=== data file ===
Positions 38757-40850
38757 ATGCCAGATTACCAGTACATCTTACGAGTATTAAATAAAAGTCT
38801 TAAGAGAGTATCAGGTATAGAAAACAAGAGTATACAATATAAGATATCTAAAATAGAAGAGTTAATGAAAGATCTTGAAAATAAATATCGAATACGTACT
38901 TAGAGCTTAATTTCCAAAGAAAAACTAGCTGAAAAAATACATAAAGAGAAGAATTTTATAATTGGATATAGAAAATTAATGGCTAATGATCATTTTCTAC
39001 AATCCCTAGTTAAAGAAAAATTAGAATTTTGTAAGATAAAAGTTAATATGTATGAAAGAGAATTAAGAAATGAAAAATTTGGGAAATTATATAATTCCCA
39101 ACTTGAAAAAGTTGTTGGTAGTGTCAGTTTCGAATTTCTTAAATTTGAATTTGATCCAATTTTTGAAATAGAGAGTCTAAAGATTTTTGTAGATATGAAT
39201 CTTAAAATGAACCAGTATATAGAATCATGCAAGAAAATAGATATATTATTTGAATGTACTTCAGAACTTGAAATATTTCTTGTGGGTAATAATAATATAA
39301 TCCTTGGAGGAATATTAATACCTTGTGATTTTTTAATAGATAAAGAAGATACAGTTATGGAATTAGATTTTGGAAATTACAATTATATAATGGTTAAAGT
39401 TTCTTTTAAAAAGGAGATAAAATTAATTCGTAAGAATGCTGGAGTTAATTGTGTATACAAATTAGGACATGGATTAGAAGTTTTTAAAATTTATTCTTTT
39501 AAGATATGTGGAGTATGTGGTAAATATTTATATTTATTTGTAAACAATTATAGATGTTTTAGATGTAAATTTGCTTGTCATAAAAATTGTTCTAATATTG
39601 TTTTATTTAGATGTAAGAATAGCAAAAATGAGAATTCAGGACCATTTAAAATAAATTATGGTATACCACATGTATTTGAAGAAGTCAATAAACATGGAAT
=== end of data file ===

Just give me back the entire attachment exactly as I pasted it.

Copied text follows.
Positions 38757-40850
38757 ATGCCAGATTACCAGTACATCTTACGAGTATTAAATAAAAGTCT
38801 TAAGAGAGTATCAGGTATAGAAAACAAGAGTATACAATATAAGATATCTAAAATAGAAGAGTTAATGAAAGATCTTGAAAATAAATATCGAATACGTACT
38901 TAGAGCTTAATTTCCAAAGAAAAACTAGCTGAAAAAATACATAAAGAGAAGAATTTTATAATTGGATATAGAAAATTAATGGCTAATGATCATTTTCTAC
39001 AATCCCTAGTTAAAGAAAAATTAGAATTTTGTAAGATAAAAGTTAATATGTATGAAAGAGAATTAAGAAATGAAAAATTTGGGAAATTATATAATTCCCA
39101 ACTTGAAAAAGTTGTTGGTAGTGTCAGTTTCGAATTTCTTAAATTTGAATTTGATCCAATTTTTGAAATAGAGAGTCTAAAGATTTTTGTAGATATGAAT
39201 CTTAAAATGAACCAGTATATAGAATCATGCAAGAAAATAGATATATTATTTGAATGTACTTCAGAACTTGAAATATTTCTTGTGGGTAATAATAATATAA
39301 TCCTTGGAGGAATATTAATACCTTGTGATTTTTTAATAGATAAAGAAGATACAGTTATGGAATTAGATTTTGGAAATTACAATTATATAATGGTTAAAGT
39401 TTCTTTTAAAAAGGAGATAAAATTAATTCGTAAGAATGCTGGAGTTAATTGTGTATACAAATTAGGACATGGATTAGAAGTTTTTAAAATTTATTCTTTT
39501 AAGATATGTGGAGTATGTGGTAAATATTTATATTTATTTGTAAACAATTATAGATGTTTTAGATGTAAATTTGCTTGTCATAAAAATTGTTCTAATATTG
39601 TTTTATTTAGATGTAAGAATAGCAAAAATGAGAATTCAGGACCATTTAAAATAAATTATGGTATACCACATGTATTTGAAGAAGTCAATAAACATGGAAT